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Render Farm - Help Choosing CPU - Long Read Warning

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March 8, 2010 8:11:39 PM

The thing about render farms is, they are absolutely essential for getting things done in a reasonable amount of time when working with 3D software. Maya, Cinema 4D, 3DS Max are all great and very powerful software packages. They allow you to create these amazing things limited only by your imagination. One caveat though, anything you create on them may take hours or even days to see depending on the gear you have. this can effectively make the software useless without a render farm. I have a tiny farm now consisting of 4 nodes (3 q6600's) and my main worksation. My gear is all Intel. I want to make an all new render farm that is much more powerful than the one I currently use. It should not be too hard with todays's CPU's.

Right now my main Workstation is a dual quad xeon (771 socket) Asus Z7S (Asus version of Skulltrail). I am using it as the main workstation that initiates the renders and acts as a node on the farm. On the new farm I may want to use AMD CPU's. I read somewhere that you should not mix AMD and Intel CPU's on a render farm as it could yield fluctuating results on the final render. Does this still hold true? Should the render farm have ALL THE EXACT SAME CPU's? Right now I use xeons and q6600's and I get good results. I don't notice any errors. I need to know because making an all AMD render farm will be alot cheaper than making an all intel render farm. I know intel will give me better results especially with the i7's. But, price is an issue. I am trying to find that fine line of best cost/performance. At some point you will see a point of diminished return where the cost is not equal to the performance you are trying to reach.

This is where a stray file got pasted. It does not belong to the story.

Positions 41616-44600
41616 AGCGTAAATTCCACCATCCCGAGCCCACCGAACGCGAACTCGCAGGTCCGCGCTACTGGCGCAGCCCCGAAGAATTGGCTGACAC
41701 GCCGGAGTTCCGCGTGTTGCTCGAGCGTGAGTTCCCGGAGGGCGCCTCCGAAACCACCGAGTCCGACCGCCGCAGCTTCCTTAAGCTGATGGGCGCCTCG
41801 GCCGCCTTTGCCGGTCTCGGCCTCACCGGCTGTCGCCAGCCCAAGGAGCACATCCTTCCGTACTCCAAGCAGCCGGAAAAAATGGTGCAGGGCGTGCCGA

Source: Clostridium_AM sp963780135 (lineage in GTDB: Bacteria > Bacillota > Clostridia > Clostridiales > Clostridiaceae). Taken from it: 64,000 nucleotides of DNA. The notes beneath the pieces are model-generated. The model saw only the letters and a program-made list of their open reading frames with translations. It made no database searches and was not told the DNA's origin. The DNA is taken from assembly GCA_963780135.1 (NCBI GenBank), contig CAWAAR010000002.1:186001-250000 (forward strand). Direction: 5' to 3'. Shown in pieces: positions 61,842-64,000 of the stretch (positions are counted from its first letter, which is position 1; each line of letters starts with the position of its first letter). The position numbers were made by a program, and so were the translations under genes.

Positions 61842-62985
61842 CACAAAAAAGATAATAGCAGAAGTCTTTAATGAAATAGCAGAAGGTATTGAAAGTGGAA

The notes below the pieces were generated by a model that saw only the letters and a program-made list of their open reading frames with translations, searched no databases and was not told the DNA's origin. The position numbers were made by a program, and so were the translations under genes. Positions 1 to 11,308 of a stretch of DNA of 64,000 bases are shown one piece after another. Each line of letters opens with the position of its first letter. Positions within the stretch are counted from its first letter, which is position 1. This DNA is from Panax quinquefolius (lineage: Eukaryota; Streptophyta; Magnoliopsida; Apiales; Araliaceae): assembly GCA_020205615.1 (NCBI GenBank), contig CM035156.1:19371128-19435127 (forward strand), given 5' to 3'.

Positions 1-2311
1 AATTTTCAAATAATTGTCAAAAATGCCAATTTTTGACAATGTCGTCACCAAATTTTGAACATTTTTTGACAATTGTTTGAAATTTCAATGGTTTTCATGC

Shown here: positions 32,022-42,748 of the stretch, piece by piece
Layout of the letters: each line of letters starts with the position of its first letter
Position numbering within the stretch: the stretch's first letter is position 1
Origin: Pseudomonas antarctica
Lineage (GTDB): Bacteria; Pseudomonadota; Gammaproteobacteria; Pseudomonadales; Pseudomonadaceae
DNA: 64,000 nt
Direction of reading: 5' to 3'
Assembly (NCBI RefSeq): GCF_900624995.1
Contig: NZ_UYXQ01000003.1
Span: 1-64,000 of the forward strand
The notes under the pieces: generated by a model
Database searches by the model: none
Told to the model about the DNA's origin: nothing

I am racking my brain trying to decide which way to go. I keep reading all the reviews and reading up on topics regarding render farms. So many different opinions on the subject. I am driving myself crazy trying to determine what would be best for my needs. Thats why I think their are so many varying opinions, everyone has different needs thus different setups/opinions for what works best for them. Like I said, I AM REALLY trying to find that perfect price/performance balance.

I have narrowed it down to these CPU's. I have listed all their pros and cons as they pertain to a render farm. I am really leaning to the intel side. So the main focus is on Intel CPU's and which one would offer the best price/performane ratio. This is also really important as it could make my descision alot easier: Does anyone know if todays software, MAYA 2010, Cinebench 11, XSI, 3DS max 2010, Lightwave, even really make use of HYPER THREADING? I would really like to know. I havent found a definative answer on this one. Thats all I can think of for now. If anyone could provide some insight I would really appreciate it! I am driving myself nuts trying to figure out which way to go! I will be making about 6 identical nodes (maybe more, depending on price) consisting of whatever CPU I decide on. Like I said, Right now I am on a 4 node farm consisting of 3 q6600's nodes and my main workstation. OK here we go.

Core i7 920 (Bloomfield 1366 socket)

Pros:

Perfect for rendering

Overclockability (Not that I would, need a stable farm and managable watt usage)

Price (cheaper than i7 860 CPU at Microcenter))

Good upgrade path (6 cores coming)

QPI (This is perfect for CPU intensive rendering)